And Captain Action, the first superhero action figure, was profoundly weak. He was the all-purpose hero who could dress up as different licensed characters. Here's how Marshall explains it:
Captain Action was a slightly different take, as he was a character who dressed up like famous superheroes, as opposed to having a line of figures, each one of which was an individual superhero. But again, like GI Joe, you had the basic character (Captain Action) and sold-separately outfit sets for Batman, Spider-Man, etc. I love action figures but never liked Captain Action, because in his superhero costumes, he looks exactly like what he is - not Batman, but a guy wearing a Batman costume - and not a very good one, either. But in 1966, if you wanted a fully-poseable Batman in scale with your GI Joes, that was your option.
But the rarest, most valuable action figures of the 1960s that actually appeared on store shelves come from the Captain Action franchise, according to Marshall. They're the four DC Comics heroines "sold by Ideal in the late 60s as an offshoot of Captain Action. (Supergirl, Wonder Woman, Mera, and Batgirl.) Even in these hard times, they have retained their value, which is several thousand dollars for examples in unopened original boxed. And they are nigh-impossible to find loose and complete with all original parts."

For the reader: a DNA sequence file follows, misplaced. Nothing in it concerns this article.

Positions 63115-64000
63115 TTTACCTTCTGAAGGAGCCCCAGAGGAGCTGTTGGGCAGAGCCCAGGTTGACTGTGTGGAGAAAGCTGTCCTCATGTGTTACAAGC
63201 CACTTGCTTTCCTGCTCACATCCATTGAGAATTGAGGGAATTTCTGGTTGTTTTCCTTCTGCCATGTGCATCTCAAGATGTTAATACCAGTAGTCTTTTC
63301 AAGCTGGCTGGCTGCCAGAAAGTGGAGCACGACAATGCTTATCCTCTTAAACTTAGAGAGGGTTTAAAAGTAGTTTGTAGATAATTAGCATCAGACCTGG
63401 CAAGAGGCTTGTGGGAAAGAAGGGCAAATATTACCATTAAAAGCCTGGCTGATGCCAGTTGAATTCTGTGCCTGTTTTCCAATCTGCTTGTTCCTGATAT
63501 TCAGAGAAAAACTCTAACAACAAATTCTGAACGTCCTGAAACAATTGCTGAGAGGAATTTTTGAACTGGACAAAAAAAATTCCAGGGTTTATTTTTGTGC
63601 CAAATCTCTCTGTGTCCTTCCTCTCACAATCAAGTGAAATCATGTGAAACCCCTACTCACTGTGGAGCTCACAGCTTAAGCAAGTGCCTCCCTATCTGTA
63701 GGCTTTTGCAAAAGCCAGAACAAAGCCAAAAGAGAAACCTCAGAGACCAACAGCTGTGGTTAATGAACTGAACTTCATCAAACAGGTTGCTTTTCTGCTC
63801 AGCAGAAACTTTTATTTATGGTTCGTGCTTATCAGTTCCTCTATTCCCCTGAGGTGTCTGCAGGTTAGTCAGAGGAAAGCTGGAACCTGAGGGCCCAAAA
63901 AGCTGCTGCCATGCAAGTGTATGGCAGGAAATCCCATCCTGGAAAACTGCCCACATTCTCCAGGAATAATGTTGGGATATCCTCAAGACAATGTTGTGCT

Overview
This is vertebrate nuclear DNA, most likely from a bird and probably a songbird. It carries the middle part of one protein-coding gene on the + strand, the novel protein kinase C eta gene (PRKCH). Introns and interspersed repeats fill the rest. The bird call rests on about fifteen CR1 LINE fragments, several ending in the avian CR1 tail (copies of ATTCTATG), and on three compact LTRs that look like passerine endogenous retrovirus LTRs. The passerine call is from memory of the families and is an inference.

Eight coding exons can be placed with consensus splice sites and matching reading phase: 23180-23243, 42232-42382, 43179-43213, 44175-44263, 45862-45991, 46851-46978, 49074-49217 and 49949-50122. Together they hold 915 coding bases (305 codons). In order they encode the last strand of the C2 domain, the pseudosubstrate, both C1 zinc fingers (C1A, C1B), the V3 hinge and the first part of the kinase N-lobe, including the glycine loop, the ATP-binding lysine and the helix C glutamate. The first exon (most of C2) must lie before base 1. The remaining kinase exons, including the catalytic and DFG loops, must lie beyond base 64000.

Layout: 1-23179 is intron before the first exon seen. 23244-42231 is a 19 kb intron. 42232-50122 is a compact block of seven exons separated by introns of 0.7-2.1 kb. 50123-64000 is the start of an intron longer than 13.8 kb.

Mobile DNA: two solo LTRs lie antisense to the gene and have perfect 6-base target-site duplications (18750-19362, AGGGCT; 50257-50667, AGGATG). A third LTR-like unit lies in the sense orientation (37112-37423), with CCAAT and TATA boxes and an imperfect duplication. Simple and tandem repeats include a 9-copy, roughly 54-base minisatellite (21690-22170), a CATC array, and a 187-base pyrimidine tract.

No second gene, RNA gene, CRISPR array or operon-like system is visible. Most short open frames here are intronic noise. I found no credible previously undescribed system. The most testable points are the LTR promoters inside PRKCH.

The Rise and Fall of Mego
Really, the story of how action figures became awesome is the story of Mego, which produced the World's Greatest Superheroes toys in 1972 and the Star Trek toys in 1974. As Scott puts it, the World's Greatest Superheroes line "blew up the action figure scene."
The World's Greatest Superheroes toys, remarkably, included 33 characters from both major superhero publishers. Including Batman, Captain Marvel (Shazam), Captain America, Spider-Man, Hulk, Iron Man, and Wonder Woman.